“At around 8.30 on Saturday night, two males jumped out of the vehicle and entered the tavern and started shooting randomly. Two people were declared dead at the scene and the other two died in hospital. The suspect fled the scene after the incident.”
Petros Mntambo, the tavern owner, told journalists that he was still shocked because he had never imagined that such a tragic incident could happen at his premises.
“It is not clear at the moment who are these people who came to kill people in my tavern. But we will view the CCTV cameras to see what really transpired,” said Mtambo.
The community of Sweetwaters is shocked after the incident.
Sikhanyiso Makhaye, councillor for Ward 3 in Sweetwaters, said that as community leaders they have been calling for better police visibility after a spike in violent criminal activities in recent months.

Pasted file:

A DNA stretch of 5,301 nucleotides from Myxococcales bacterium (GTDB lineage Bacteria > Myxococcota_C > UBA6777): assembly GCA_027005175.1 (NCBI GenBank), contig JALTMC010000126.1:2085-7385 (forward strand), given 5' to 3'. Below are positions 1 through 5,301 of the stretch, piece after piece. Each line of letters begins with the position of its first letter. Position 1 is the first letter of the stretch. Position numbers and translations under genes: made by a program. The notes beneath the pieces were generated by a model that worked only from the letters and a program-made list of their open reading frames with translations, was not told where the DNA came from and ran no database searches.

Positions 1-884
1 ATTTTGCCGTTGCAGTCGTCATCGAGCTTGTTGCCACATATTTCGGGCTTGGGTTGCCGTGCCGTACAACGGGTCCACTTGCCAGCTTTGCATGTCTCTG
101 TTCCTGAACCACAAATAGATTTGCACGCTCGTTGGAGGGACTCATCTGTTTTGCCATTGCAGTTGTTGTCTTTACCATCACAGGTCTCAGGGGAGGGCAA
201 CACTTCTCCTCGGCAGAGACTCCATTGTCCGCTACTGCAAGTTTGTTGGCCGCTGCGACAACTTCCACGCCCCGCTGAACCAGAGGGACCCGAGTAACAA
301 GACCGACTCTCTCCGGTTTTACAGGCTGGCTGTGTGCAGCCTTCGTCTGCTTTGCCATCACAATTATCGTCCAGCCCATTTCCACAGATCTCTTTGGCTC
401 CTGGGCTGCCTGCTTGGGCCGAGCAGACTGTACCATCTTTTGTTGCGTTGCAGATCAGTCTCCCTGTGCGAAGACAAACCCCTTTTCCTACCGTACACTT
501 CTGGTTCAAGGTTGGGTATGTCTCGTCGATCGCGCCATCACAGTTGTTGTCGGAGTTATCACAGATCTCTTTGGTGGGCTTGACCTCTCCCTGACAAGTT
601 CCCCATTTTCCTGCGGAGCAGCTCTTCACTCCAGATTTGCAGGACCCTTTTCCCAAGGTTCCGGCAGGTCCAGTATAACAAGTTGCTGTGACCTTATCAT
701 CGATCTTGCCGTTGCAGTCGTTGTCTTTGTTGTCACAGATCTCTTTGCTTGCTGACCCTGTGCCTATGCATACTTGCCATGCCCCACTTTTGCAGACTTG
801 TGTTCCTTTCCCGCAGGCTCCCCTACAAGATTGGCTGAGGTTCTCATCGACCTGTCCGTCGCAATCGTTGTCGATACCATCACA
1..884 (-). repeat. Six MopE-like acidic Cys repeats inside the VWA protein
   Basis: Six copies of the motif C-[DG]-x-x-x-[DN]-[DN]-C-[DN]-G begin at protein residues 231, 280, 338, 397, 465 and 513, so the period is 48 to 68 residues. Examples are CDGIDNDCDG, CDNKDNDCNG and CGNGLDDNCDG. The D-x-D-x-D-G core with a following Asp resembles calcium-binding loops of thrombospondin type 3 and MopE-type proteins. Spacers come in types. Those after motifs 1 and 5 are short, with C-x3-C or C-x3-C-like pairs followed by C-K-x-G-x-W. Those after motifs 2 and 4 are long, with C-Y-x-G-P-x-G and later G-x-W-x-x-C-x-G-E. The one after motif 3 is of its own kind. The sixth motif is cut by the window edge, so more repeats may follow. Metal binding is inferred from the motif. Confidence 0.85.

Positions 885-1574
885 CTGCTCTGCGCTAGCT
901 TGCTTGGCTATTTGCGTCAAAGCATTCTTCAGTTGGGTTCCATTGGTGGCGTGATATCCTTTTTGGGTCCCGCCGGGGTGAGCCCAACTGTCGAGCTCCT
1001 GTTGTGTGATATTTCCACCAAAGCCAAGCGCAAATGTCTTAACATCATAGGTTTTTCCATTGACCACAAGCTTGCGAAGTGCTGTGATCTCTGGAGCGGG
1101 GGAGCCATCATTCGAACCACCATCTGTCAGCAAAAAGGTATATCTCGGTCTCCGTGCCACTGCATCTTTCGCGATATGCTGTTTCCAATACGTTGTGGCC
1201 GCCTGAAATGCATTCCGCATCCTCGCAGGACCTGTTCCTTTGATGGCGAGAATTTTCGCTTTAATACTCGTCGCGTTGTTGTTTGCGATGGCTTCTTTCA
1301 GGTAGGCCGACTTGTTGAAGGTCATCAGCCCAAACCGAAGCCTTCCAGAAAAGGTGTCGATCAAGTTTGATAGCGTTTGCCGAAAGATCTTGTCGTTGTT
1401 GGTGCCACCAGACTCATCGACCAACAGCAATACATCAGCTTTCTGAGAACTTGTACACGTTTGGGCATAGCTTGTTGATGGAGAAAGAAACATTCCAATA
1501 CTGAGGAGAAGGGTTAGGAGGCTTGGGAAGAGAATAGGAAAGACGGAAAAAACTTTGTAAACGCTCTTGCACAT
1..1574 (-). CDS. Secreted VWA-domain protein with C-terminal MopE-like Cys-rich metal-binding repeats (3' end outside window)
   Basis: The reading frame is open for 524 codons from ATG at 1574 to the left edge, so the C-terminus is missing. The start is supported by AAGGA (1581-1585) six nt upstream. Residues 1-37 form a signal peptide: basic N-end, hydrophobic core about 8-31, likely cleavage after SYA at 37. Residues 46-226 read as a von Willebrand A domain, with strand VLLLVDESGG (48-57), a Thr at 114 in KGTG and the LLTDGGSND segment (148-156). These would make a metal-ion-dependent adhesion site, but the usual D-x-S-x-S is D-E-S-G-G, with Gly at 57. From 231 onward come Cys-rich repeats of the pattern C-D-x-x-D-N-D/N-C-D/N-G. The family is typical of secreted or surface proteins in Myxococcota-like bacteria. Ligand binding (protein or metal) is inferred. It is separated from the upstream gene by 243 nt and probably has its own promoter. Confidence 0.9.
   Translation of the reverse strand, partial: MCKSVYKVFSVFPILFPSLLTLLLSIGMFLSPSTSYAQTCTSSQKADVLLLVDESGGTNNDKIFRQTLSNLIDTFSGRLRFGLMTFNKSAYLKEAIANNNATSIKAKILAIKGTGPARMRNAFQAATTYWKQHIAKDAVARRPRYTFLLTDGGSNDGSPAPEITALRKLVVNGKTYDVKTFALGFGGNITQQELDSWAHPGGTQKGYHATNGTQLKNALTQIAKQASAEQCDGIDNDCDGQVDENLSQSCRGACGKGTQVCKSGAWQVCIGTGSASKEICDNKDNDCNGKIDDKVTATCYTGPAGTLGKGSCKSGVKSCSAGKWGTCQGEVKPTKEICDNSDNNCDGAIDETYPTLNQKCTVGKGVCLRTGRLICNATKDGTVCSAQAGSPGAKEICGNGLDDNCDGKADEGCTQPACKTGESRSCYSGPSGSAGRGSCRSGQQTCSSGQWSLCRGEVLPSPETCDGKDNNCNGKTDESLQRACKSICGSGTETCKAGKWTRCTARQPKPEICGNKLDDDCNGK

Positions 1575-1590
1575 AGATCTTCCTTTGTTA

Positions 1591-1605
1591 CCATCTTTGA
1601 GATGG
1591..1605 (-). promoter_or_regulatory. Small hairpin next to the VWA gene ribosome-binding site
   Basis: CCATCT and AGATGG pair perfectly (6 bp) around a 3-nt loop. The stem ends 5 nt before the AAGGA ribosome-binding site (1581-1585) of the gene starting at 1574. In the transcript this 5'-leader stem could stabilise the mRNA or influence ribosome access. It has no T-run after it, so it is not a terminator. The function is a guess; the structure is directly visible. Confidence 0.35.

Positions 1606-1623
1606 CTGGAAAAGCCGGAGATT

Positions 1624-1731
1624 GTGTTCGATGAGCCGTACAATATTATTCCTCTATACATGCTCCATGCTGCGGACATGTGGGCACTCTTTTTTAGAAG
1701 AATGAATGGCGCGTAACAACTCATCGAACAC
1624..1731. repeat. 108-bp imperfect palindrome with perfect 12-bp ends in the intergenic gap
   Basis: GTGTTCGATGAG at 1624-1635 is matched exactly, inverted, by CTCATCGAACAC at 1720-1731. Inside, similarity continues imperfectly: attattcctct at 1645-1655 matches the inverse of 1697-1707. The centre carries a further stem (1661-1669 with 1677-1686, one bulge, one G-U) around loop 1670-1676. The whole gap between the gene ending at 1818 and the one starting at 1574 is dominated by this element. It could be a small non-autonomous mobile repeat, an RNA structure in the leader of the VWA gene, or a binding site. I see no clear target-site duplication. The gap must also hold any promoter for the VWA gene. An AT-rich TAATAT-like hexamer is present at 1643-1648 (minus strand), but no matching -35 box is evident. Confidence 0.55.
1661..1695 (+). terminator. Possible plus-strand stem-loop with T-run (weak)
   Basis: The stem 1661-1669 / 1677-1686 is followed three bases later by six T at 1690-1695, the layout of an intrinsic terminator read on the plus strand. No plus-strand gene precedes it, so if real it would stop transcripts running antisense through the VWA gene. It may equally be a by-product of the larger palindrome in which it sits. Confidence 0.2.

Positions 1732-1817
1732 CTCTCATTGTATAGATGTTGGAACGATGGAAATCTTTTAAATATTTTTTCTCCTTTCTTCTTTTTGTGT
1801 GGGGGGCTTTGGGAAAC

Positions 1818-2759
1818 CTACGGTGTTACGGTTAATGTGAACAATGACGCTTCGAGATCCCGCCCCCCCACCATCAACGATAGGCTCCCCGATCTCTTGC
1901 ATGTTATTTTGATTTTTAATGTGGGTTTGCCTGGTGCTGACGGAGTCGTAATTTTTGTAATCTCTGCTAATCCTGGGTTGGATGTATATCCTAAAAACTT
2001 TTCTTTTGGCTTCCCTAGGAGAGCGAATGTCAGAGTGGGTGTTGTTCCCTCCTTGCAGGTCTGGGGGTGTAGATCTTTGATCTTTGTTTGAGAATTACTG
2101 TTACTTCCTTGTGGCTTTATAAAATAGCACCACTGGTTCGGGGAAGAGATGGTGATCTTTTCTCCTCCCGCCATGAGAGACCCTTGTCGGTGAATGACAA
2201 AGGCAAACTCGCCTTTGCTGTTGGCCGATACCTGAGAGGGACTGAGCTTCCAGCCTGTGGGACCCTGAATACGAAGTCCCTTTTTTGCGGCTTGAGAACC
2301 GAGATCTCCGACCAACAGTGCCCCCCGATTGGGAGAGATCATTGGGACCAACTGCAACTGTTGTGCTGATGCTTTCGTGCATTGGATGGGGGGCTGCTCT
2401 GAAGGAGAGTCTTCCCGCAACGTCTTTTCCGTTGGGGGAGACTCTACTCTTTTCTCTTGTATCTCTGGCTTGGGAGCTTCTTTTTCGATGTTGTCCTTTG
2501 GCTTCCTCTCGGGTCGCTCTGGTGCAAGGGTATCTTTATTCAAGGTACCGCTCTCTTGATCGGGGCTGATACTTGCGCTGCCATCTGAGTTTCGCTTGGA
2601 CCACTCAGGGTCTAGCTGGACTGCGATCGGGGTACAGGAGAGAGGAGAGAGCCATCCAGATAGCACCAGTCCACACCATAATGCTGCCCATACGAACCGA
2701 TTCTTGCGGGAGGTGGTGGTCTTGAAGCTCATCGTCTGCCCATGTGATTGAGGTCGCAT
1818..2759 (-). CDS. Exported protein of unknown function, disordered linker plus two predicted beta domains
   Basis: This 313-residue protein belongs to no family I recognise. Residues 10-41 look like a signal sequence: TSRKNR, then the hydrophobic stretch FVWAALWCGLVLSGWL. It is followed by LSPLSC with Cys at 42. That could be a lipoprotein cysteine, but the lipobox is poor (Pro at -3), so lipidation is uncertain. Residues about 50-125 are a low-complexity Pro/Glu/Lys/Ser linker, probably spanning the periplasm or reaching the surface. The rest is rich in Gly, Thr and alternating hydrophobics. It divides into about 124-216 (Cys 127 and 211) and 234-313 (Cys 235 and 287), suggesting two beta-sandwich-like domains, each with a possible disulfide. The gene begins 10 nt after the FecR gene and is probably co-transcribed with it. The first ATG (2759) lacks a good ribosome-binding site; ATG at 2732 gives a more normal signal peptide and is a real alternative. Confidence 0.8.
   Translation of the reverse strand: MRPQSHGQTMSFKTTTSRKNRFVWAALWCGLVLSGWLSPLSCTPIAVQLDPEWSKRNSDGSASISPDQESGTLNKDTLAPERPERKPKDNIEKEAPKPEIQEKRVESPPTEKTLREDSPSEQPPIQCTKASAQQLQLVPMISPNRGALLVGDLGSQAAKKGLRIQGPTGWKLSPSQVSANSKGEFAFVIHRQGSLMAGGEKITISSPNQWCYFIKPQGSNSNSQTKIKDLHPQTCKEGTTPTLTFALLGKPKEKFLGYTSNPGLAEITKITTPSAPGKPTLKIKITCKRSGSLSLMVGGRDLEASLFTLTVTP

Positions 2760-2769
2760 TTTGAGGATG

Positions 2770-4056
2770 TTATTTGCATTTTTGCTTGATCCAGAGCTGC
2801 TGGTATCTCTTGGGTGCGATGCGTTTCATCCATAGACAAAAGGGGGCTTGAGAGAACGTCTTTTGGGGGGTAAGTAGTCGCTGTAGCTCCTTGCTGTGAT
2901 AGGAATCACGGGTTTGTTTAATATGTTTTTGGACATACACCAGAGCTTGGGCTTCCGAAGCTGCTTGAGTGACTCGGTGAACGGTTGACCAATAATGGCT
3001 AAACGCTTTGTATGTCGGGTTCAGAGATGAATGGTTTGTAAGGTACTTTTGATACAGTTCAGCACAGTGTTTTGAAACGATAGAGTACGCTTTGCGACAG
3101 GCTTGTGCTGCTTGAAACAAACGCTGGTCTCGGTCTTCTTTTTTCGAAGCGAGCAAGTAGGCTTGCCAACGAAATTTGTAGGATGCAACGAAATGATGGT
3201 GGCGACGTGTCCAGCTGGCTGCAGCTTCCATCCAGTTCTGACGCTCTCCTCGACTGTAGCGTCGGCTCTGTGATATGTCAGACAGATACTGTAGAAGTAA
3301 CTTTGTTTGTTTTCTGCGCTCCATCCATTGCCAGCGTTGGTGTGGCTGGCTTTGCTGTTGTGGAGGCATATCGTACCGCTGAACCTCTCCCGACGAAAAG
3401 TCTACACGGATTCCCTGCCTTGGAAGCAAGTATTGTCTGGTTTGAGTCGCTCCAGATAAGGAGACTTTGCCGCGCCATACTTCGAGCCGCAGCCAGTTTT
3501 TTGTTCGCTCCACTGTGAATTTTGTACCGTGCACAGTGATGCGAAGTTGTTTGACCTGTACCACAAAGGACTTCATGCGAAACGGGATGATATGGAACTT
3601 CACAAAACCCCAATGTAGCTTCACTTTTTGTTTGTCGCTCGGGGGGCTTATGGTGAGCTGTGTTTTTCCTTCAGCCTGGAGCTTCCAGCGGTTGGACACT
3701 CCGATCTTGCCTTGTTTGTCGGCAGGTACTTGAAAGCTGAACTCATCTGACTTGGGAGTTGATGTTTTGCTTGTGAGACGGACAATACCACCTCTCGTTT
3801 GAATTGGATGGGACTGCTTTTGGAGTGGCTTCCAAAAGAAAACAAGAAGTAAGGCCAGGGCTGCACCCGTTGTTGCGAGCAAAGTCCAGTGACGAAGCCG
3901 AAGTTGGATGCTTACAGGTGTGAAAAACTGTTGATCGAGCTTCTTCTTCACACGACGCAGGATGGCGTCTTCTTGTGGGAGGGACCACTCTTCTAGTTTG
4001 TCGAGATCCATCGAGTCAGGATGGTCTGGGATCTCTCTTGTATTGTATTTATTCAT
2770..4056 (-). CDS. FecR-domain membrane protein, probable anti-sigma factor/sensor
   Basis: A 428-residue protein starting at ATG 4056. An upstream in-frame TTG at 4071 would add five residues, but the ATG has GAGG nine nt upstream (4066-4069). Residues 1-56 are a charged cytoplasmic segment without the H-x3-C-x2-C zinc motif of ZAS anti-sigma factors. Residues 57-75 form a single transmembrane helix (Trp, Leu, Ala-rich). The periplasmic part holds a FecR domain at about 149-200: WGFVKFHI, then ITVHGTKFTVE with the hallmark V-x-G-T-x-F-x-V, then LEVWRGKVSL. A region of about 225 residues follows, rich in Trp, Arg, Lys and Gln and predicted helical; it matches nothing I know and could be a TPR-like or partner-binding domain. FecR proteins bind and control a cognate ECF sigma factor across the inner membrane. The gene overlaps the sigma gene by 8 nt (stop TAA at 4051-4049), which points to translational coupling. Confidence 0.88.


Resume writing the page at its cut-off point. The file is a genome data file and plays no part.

“This incident, in particular, took us by surprise. We had never thought that so many people would die in one place. But we have been hearing stories of the VW Polo whose occupants were terrorising people.
“Many people from Pietermaritzburg and surrounding areas are always complaining about these Polo drivers. We call on the minister of police to add more police on the ground to avoid such incidents. We can’t allow the situation whereby our people will live in fear,” said Makhaye.
The IFP is calling for stricter regulations for taverns and sheebens and the raising of the age limit for the consumption of alcohol.
Thami Ntuli, IFP KZN’s chairperson, said the party was concerned about the number of violent incidents and unsolved murder cases in the province.
The tavern deaths across the country have left many in despair, particularly as some of the victims were young children. What seems to be evident is that South Africa is grappling with an underage drinking problem that is exacerbated by the availability and exposure to alcohol from a young age.
“What happened today is proof that there is a broader problem of a lack of effective legislation and effective management of alcohol in the country,” Maurice Smithers, the executive director of the Southern African Alcohol Policy Alliance in South Africa, told Daily Maverick.